Sunday, February 15, 2015

Letting Go of Selfish Frustration

I got busy. I never thought I would become so busy, so tired, so fatigued and distracted to stop writing on this blog. Writing, for me, is like breathing, or medicine, or some sort of necessity. Somehow, I found temporary fulfillment in Facebook and Twitter posts. When, at the end of the day, God calls me to put more on a page than 140 characters. I forgive myself though, because we all get busy. If my goal is for my posts to help and encourage others, then shouldn't I allow myself to do that however it makes sense at the time? Then, that's what I did. 

This topic is about reacting instead of responding, it's about feeling things in the moment and letting the fear control our response. It's important that we all understand the necessary step of kicking fear to the curb, owning up to our own responsibility and stop blaming the rest of the world for the difficulties we are in. 

Grace will help you move forward, and me too. 

Originally Drafted June 2, 2014

I feel guilty in the instant I realize it’s happened. I reacted. Something someone said, did, or my circumstance in the moment triggers a reaction and before I know it, I’m in a tug of war with the words coming out of my mouth. 
I really let work get to me today, and in the process I forgot about using “I” statements and threw around the word “you” a little too much. 

“You talk so fast, I can’t process what you’re saying!”
“Maybe you can delegate more?”
“I know you have a lot on your plate, but…”

I know I’m not alone. It happens to us in our relationships with our spouses, our children, and with even mere strangers. I like to call it selfish frustration. We turn the annoyances of our situation on everyone else, because in that one moment we think, “How could it possibly be because of me?!”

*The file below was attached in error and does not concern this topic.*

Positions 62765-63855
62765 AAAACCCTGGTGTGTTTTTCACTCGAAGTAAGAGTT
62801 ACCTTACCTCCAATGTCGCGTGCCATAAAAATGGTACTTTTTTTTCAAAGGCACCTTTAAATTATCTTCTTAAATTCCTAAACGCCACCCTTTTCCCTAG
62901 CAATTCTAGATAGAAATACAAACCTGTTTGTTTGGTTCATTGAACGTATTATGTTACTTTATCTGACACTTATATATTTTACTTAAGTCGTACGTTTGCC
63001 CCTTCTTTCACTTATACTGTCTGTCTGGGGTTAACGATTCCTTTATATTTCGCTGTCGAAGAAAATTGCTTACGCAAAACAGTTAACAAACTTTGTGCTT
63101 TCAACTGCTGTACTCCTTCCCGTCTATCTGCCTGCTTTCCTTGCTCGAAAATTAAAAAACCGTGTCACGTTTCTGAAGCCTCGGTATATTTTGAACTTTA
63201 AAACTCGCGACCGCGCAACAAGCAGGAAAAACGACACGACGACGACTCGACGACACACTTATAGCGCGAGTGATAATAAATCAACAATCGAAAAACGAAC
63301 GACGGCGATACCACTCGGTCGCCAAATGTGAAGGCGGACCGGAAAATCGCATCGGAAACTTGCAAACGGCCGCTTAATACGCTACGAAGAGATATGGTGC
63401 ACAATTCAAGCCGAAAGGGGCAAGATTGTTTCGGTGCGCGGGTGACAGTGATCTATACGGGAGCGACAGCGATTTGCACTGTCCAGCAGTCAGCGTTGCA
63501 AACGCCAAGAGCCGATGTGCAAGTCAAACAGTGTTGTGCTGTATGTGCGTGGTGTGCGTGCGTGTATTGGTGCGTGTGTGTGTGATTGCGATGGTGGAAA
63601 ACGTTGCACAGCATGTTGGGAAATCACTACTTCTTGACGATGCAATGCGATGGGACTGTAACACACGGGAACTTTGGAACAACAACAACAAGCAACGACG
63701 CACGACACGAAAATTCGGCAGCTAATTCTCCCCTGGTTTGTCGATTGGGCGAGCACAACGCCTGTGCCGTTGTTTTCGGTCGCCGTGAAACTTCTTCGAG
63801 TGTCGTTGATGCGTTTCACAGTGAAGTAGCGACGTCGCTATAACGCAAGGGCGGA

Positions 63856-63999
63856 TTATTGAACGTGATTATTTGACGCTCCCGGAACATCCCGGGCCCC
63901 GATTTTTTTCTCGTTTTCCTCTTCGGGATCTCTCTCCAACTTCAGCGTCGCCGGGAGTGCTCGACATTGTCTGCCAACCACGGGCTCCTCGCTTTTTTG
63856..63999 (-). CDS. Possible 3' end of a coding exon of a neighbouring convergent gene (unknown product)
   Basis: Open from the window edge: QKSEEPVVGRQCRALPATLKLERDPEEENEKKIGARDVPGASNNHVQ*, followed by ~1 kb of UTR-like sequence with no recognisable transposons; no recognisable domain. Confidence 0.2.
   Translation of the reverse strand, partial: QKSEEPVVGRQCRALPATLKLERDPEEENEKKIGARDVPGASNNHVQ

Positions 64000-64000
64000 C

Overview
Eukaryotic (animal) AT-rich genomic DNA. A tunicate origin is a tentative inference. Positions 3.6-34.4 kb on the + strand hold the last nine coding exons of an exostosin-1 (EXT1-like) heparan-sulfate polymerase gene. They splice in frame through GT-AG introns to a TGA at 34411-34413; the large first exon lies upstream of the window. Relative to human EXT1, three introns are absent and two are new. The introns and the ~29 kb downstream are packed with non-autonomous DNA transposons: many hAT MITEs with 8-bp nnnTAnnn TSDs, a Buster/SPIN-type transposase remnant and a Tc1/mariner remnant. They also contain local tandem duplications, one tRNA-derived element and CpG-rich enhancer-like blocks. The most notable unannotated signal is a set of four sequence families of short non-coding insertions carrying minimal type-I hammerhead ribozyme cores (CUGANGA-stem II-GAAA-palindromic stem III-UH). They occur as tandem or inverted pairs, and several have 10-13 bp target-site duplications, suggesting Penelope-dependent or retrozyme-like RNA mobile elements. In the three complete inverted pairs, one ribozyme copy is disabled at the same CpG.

Grace is a word I throw around a lot on this blog and in everyday life. Really, I should throw it outwards and to people a little more often. It’s easier said than done, I know. 

Even though I recognized my statements were not helping my situation, I didn’t immediately apologize. Instead, I seek forgiveness from God and ask Him to guide me through my next encounters. Dear God, please help me to respond with calm when I run into difficult situations. Give me a second to breathe and think about what I’m saying. Amen.

It’s just a simple prayer, but it’s one I hope to tuck into the recesses of my brain to be able to pull out at any point. All it requires is about 10 seconds of breathing! 

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